Songs of Hope: Musicians Commemorate Black History

Photo courtesy of Flickr user Carla de Souza Campos.

Black History Month is an important time of the year because it allows us to shine a light on the oft-overlooked achievements of black leaders and inventors, as well as force many Americans to confront the darker chapters of our history that tend to get overlooked.

That is precisely what happened on a brisk, Thursday evening as a few dozen people gathered in the Crispell Memorial French Church on Huguenot Street, mere yards away from a slave burial ground, to see a performance by dynamic storytellers and musicians Kim and Reggie Harris.

Originally from Philadelphia, Kim and Reggie have been performing all over the world for over 30 years, drawing inspiration from history and their own lives to weave a collage of folk music, personal anecdotes and historical facts that seamlessly blend into a cohesive performance called “Songs of Hope and Freedom.” With their performance they seek to entertain and educate the crowd by engaging them in interactive songs and stories that discuss the trials and tribulations black people have faced over the course of American history.

Their artistic repertoire is wide and diverse in its subject matter, but the night’s songs and stories were selected in honor of Black History Month. They span hundreds of years of African-American history: telling the story of Harriet Tubman, the Negro Baseball Leagues, Martin Luther King, Jr. and even Reggie’s own tale of his reunion with a distant cousin.

“As a nation we are still dealing with slavery. Economically, politically and socially, the legacy is still with us,” Kim Harris said. “So it’s important that we continue to educate [people] about it.”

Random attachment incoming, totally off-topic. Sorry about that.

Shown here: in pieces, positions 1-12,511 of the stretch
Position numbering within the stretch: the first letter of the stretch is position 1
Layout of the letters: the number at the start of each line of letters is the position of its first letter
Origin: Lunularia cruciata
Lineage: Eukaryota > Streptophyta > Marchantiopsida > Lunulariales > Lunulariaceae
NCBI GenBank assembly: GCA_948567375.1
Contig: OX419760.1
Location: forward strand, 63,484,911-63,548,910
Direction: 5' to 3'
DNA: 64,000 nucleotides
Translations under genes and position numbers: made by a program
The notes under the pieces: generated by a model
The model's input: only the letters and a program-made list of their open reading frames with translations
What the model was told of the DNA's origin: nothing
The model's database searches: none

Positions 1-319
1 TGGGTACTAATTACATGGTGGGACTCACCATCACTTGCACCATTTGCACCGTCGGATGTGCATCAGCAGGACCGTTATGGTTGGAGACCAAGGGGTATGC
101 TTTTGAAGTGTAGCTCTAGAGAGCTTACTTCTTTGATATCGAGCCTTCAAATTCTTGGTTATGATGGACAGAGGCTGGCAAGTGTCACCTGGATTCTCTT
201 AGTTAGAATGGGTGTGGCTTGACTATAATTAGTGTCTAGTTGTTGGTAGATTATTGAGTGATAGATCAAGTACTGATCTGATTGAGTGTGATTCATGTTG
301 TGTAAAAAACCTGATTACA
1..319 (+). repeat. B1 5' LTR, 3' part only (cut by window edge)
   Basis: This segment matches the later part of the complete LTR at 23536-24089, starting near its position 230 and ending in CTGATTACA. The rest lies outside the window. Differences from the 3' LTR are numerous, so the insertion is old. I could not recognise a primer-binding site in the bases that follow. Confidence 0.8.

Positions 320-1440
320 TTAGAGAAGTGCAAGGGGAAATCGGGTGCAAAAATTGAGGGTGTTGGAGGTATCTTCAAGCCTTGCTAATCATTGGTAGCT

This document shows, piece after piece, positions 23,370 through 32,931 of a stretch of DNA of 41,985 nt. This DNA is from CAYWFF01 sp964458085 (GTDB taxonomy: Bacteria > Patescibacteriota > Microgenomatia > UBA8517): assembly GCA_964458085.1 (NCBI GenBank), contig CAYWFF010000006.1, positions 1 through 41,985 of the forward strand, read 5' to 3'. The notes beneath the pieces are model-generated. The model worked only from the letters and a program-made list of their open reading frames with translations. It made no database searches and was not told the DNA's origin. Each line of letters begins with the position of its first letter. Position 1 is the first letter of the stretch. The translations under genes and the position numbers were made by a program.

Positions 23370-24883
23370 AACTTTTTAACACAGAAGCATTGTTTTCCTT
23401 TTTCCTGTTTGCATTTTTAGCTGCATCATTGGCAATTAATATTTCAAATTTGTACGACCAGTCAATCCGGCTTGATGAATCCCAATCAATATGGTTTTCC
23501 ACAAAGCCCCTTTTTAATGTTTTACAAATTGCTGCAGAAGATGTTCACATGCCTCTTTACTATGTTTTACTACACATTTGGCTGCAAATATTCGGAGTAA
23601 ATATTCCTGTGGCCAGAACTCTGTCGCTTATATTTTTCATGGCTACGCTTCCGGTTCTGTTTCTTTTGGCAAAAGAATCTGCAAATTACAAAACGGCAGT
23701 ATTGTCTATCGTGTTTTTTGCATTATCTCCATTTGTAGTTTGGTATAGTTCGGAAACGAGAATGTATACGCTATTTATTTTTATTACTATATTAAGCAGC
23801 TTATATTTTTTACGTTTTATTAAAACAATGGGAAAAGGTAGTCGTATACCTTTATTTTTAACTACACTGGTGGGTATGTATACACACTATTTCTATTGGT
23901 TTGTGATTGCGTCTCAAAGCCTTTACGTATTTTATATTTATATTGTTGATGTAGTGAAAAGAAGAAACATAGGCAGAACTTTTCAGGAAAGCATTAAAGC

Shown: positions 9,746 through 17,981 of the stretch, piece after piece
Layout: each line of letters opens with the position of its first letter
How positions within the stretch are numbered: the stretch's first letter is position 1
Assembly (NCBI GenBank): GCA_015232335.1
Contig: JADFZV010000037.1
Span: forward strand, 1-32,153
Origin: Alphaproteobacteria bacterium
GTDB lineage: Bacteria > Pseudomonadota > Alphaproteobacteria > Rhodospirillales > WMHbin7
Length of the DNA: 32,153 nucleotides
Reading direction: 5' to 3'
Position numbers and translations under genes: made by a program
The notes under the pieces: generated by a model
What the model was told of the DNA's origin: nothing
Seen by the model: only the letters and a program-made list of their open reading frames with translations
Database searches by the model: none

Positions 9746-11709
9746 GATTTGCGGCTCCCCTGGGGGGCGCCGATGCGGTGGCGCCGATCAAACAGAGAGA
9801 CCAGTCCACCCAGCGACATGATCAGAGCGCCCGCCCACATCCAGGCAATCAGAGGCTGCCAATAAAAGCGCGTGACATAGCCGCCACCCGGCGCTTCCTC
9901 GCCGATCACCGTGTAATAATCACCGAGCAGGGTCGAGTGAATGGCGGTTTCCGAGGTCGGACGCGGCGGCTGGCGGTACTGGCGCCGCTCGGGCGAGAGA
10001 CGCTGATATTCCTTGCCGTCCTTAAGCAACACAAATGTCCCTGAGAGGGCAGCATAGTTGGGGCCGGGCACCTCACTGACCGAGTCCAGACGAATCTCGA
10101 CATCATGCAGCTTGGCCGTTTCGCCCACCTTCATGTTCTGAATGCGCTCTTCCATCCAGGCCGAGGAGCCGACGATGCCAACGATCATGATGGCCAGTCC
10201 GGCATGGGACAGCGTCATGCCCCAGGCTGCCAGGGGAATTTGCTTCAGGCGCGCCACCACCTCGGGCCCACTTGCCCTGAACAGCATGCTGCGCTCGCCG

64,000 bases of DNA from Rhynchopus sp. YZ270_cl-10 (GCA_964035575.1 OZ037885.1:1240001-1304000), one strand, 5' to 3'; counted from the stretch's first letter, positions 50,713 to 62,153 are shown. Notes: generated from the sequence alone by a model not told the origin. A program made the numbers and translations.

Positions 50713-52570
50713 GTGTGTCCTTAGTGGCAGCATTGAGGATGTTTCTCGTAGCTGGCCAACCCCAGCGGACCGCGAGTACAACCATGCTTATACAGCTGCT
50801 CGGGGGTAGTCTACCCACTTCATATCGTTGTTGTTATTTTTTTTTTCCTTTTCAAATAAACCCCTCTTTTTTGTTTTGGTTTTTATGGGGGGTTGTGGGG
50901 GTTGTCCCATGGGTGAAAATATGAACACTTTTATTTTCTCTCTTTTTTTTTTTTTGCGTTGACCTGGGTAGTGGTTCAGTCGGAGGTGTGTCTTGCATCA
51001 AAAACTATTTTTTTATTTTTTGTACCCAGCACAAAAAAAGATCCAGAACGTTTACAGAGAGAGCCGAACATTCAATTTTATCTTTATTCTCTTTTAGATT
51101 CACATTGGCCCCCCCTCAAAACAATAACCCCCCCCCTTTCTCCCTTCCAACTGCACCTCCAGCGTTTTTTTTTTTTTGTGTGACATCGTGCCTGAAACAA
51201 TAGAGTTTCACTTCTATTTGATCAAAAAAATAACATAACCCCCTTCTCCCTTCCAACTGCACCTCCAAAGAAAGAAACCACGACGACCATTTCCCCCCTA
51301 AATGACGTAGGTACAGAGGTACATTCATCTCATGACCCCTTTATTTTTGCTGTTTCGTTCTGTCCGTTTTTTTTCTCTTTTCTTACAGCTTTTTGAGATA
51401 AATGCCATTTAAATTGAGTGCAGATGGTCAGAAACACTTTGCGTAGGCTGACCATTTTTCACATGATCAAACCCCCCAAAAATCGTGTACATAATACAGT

Kim believes that song has a unique ability to galvanize people into action that is absent in other forms of communication, making it a powerful tool to trigger social change.

“Singing draws people together. It inspires,” she said. “You’ve got to encourage people to do something that sometimes is against the law and really scary. Song is a great way to do that because when people sing together they are literally conspiring together.”

Many of the attendees, including Cara Lee, director of the Nature Conservancy’s Shawangunk Ridge Program, were moved by their heartfelt presentation.

“You can feel the emotion in their performance,” Lee said. “I loved Reggie’s story about finding his cousin. It shows that they not only have an incredible breadth of knowledge, but a deep personal connection.”

Their deep appreciation of the history of the African-American narrative is why they are always welcome at Huguenot Street according to Kara Gaffken, director of public programming at Historic Huguenot Street. They were previously invited to Huguenot Street in June of 2014 to commemorate Juneteenth, the oldest known celebration of the announcement of the end of slavery.

“Slaves played a major part in the history of New Paltz,” Gaffken said. “All of the buildings and homes on Huguenot Street were built by African-American slaves and many of them were buried right here on Huguenot Street. So we believe it’s very important to remember and honor their memory, especially during Black History Month.”

While much of what they do aims to educate, Kim maintains that like all music, their songs are about community.

“With that singing going on it can really help people just come together because socially, we need to come together,” Kim Harris said.

Kim and Reggie Harris’ music, along with their performance schedule, can be found online at